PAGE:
|I don't have the fame, voice or money of the|
"real Reba," but I do have her poster.
In this 2016 blog post, I wrote about the discomfort of having an unusual name when I was a child. I hated that my first grade teacher was trying to insist on calling me Rebecca because she didn’t like nicknames. I lamented that I was never able to find my name on the racks of hundreds of embossed keychains at the Gay Dolphin when I visited with my friends in middle school.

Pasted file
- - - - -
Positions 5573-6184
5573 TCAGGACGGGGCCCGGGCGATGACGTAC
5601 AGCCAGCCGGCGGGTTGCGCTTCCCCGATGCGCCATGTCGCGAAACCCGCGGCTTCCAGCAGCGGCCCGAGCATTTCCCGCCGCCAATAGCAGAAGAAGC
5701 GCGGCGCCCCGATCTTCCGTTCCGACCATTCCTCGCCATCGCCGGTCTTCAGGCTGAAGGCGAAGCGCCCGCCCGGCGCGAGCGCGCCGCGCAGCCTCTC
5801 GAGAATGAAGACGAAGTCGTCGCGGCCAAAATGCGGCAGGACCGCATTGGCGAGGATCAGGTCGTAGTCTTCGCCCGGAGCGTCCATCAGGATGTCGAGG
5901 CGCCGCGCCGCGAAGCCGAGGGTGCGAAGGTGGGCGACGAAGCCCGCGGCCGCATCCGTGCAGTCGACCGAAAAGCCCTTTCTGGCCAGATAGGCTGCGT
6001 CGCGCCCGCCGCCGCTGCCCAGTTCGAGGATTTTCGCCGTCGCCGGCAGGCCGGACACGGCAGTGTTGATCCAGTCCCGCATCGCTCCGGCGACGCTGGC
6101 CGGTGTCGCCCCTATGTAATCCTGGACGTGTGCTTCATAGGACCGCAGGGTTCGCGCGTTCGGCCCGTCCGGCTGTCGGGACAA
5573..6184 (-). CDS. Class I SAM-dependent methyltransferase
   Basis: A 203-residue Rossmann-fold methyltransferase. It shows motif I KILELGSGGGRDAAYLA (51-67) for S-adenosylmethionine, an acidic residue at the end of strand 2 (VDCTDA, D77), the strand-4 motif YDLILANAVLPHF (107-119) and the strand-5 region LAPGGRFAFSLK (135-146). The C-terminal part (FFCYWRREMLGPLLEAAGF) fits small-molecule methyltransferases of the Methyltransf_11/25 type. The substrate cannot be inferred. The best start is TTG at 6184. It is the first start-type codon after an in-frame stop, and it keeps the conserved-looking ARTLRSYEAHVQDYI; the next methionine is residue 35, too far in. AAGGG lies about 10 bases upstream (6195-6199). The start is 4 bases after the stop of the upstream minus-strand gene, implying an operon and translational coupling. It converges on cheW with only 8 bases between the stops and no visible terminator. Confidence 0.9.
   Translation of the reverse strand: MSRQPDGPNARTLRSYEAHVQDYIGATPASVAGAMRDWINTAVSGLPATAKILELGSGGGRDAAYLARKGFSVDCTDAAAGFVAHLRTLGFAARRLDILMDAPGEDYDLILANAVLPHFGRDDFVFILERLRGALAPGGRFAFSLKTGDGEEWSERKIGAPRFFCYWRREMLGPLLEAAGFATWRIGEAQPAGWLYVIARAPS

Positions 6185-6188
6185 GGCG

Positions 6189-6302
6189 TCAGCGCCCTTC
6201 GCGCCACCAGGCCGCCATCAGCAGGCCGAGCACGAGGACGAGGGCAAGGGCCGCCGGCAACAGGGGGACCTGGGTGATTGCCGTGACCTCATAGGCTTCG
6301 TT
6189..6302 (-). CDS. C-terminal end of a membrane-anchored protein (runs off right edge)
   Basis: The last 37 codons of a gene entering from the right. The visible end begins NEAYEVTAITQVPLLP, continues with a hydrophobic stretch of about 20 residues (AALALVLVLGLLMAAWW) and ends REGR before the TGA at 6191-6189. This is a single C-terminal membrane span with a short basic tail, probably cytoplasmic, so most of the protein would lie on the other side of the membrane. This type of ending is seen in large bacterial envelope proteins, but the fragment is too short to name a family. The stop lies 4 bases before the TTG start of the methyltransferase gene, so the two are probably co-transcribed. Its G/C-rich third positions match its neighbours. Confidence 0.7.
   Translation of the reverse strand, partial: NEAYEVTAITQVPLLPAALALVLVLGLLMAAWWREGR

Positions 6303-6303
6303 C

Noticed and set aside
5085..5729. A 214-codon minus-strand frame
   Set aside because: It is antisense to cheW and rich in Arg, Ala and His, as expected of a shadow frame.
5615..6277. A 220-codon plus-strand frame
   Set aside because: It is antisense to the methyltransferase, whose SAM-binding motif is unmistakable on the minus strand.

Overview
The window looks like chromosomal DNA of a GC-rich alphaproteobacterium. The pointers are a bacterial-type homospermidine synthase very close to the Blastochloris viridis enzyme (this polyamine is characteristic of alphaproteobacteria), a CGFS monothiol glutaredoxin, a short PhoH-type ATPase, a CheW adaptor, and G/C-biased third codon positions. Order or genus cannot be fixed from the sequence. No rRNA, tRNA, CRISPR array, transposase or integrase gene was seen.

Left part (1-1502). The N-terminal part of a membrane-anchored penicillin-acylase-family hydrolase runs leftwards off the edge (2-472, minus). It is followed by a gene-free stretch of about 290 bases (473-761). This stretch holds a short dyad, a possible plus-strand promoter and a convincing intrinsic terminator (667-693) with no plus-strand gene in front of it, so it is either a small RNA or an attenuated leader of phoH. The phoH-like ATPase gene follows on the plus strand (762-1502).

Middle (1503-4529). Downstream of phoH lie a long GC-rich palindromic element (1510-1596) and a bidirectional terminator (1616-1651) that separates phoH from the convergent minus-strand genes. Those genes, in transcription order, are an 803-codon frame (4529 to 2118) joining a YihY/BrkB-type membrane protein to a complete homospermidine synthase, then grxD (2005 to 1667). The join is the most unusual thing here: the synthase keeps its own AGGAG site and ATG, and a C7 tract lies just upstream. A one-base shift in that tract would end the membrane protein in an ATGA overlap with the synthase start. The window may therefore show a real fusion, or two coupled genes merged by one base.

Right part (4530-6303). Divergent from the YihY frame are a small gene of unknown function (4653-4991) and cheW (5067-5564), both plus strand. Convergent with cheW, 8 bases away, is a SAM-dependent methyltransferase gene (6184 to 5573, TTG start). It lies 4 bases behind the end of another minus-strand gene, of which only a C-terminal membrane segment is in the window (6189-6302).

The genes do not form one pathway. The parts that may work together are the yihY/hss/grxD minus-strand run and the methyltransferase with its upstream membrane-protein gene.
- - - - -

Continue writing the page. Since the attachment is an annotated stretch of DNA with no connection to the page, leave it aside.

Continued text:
In the past week, I’ve eaten in three of my favorite local restaurants. While the food is always good at all three, that’s not really the main reason I frequent Eggs Up, Crave or Labraskas. It’s because they not only remember my name but also my convoluted tea order and how I like my eggs or hot dog or pizza.
In my middle aged world, someone remembering my name (or my food or drink order) means a lot. It means comfort and familiarity and a feeling that I, and my business, matter.
And while I’m always up to try new things - a new restaurant, new travel adventure, new type of food, or new way home - coming back to the places with the “Cheers factor” will always be my personal comfort food.
You can read that 2016 post about “What’s in a Name” here.